The Pear of the Prickly Pear Cactus. Healing Fruit!
Prickly pear cactus and fruit
Be careful when harvesting! Even the fruit has little spines which hurt and can irritate! They are difficult to remove.
And as you can see, on this variety of opuntia cactus, the spines on the nopales pads are very sharp and long.
I did pull this out of my thumb!
Here is Terri, taking her turn foraging with tongs!
Where there is smoke there is fire! Something I am realizing is a powerful metaphor for learning, personally, especially now.
But hey, where there is smoke there is fire! And fires were breaking out in the mountain ranges around us.
We wanted to prepare the fruit for use by burning off the glochids… over hot coals. We were thinking of putting the fruit in a metal mesh strainer with a metal base and handle. Stirring the prickly pears, semi immersed/hovering over hot coals… and turning them over to burn off the glochids… the little cactus spines on the fruit.
We were going to use our outdoor firepit. We call our hearth. But with smoke in neighboring mountains all around we did not want to make our neighbors and others who could see our smoke plume… have cause for fear. So, we lit the coleman stove and used that flame to burn off the glochids on our fruit instead.
These fruit are related to more popular prickly pears, often called tunas. Those appear to have more fruit and less seeds. These have a skin layer of fruit around a bunch of seeds. It is filled with moist seeds that honestly reminded me of frog eggs!. The pulp and skin (minus glochids) are all edible when blended in a vitamix for a juice. Then strain the juice to avoid bits of the rock hard seeds! Or remove seeds to begin with.
Also, remove the seeds from the fruit if you are making a jam or pie with the fruit because they are very hard and NOT chewable at all!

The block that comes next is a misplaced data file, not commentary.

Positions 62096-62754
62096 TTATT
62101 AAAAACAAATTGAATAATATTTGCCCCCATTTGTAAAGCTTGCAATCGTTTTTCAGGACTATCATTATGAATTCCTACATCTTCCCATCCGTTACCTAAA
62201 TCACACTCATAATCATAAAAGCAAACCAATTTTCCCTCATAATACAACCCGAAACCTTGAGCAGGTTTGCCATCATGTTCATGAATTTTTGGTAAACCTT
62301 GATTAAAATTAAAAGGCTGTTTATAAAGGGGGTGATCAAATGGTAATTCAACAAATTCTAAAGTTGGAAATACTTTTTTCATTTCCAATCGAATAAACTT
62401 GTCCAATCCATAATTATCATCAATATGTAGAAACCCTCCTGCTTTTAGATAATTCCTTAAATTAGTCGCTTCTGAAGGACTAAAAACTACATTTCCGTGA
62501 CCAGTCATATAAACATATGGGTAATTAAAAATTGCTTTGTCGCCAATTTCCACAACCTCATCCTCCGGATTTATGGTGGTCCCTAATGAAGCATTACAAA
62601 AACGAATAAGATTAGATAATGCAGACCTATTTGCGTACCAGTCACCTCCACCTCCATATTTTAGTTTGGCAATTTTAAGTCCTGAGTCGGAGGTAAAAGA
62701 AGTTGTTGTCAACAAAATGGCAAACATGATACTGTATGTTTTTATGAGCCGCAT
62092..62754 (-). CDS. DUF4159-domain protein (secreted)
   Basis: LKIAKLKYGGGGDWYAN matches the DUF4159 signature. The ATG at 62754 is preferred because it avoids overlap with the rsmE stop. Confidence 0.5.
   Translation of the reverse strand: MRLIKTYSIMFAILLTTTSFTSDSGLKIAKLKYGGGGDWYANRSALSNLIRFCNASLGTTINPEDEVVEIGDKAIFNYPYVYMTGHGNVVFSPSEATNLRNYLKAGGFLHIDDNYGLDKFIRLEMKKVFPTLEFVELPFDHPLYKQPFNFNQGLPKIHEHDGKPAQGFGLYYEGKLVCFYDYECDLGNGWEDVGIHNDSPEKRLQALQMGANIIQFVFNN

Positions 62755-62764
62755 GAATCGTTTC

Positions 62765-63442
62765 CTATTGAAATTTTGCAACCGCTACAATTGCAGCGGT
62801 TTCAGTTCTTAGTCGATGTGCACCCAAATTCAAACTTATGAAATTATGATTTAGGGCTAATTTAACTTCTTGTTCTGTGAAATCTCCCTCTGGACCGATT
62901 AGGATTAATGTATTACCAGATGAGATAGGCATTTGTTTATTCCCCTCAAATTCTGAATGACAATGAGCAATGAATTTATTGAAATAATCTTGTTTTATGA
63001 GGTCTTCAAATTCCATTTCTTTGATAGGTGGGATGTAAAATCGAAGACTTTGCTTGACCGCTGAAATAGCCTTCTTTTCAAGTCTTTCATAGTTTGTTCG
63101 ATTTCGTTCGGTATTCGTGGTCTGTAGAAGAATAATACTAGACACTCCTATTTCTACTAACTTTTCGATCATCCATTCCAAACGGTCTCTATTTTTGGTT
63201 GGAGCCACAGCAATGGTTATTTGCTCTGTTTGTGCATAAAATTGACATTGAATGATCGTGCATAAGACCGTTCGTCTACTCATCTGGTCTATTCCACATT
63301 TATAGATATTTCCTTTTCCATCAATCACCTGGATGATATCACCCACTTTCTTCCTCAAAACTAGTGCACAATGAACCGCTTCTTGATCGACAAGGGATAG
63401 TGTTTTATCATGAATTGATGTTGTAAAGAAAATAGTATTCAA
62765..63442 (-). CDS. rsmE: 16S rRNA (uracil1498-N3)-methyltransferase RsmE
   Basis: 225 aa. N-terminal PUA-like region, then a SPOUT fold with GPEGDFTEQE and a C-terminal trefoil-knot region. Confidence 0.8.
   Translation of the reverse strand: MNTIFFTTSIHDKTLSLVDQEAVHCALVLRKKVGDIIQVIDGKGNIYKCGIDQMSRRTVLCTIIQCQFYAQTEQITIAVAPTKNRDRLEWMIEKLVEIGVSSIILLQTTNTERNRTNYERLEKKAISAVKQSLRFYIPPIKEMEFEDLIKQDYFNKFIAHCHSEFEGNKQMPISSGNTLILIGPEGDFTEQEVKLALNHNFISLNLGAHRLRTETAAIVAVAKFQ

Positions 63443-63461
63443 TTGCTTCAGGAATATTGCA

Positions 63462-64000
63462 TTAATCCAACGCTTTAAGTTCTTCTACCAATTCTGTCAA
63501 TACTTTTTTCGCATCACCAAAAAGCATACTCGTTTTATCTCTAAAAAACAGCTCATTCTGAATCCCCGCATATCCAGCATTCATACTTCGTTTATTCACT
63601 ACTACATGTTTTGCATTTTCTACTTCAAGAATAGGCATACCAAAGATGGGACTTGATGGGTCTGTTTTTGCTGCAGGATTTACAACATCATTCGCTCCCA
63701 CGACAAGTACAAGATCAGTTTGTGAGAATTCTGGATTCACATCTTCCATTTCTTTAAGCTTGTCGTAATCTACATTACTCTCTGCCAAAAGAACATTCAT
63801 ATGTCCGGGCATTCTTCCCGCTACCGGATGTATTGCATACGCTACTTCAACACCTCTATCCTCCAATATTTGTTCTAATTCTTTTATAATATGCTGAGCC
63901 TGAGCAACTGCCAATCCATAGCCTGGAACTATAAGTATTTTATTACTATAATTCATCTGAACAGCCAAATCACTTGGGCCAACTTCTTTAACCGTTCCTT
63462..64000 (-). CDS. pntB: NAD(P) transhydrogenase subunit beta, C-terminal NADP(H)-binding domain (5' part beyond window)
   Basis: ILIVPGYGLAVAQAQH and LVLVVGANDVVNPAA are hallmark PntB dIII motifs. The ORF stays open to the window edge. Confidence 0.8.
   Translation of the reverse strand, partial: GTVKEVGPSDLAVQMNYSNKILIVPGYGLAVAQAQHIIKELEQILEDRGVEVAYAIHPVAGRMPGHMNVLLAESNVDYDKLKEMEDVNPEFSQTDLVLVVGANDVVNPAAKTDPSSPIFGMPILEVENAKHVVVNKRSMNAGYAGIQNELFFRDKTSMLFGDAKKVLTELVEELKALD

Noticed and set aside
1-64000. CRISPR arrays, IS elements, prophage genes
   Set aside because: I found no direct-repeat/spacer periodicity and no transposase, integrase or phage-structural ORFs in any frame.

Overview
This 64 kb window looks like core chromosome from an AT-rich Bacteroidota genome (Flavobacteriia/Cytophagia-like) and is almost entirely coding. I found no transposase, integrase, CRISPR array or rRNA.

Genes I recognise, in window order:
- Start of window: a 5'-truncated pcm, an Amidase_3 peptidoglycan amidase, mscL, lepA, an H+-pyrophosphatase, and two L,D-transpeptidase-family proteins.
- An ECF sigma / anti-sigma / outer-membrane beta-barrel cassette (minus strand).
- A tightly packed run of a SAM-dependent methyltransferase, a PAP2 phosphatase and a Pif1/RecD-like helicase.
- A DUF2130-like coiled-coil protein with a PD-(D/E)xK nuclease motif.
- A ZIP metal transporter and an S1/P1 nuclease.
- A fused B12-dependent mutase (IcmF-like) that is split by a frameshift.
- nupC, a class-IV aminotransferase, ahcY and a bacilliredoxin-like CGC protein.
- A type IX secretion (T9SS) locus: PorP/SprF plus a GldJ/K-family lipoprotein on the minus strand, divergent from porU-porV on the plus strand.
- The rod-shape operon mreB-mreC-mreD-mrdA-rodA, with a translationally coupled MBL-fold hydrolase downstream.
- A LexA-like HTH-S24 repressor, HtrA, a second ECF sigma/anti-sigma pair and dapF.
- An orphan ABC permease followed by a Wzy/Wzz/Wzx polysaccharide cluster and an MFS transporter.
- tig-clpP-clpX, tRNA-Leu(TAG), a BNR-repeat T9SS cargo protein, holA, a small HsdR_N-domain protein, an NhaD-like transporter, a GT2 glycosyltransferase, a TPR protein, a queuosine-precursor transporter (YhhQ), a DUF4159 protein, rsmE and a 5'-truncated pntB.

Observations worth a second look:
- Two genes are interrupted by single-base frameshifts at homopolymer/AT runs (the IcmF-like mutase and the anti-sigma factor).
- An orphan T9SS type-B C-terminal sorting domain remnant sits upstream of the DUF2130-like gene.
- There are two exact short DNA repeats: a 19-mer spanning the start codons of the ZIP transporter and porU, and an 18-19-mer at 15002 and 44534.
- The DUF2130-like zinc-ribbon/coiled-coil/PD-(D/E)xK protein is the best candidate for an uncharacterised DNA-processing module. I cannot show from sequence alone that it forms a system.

Here are some of the moist seeds with part of the fruit pulp.
I made an empanada using the de-seeded fruit, coconut sugar, and water (heated and syrupy) for the fruit filling and amaranth flour for the dough. Honestly, it wasn’t my favorite recipe but the fruit was quite good. We ended up straining off the prickly pear fruit sugar syrup and that was delicious!
This sugar syrup is rich in betalains and nutrition. In fact, coconut sugar does not spike blood sugar levels and it is yummy!
Betalains, that are in the fruit are a great source of anti-inflammatory agents. Betalains also exist in smaller amount in beets and swiss chard. But, prickly pear fruit, its rich red pulp, has the highest amount of Betalains. Here is to your health! People suffering from Rheumatoid arthritis and other inflammatory conditions are said to benefit from these betalains.
Prickly Pear Coconut Sugar Syrup
Also research suggests a lowering of cholesterol and an aid for symptoms of diabetes. Other benefits also include some antiviral activity and other benefits!
To think this fruit is surrounding me in the New Mexico desert. Of course, I won’t forage them all. I just foraged a few. Respect for how hard the desert plants work to survive and the other creatures who enjoy the fruit too.
I am grateful to learn more about the Prickly pear cactus and its fruit.
Prickly pear is a natural refrigerant… it cools your body down. Especially the fruit. But don’t over consume! It can in some cases lead to cactus fever. A condition that results from over consumption.
A 4 oz glass of Prickly pear juice in this case would be a good serving. And cooling and refreshing too.
And, thankyou for joining me on this foraging journey!
And the following spring….one of the first blooms
Posted on September 13, 2014, in Forage, Forage and Wildcraft, photography, recipes and foodways, southwest, wild edibles, wild edibles and the art life and tagged betalains, cactus fruit, cactus pads, forage southwest, healing fruit, helps arthritis, New Mexico Prickly pear, nopales, Opuntia, prickly pear fruit, tunas. Bookmark the permalink. 1 Comment.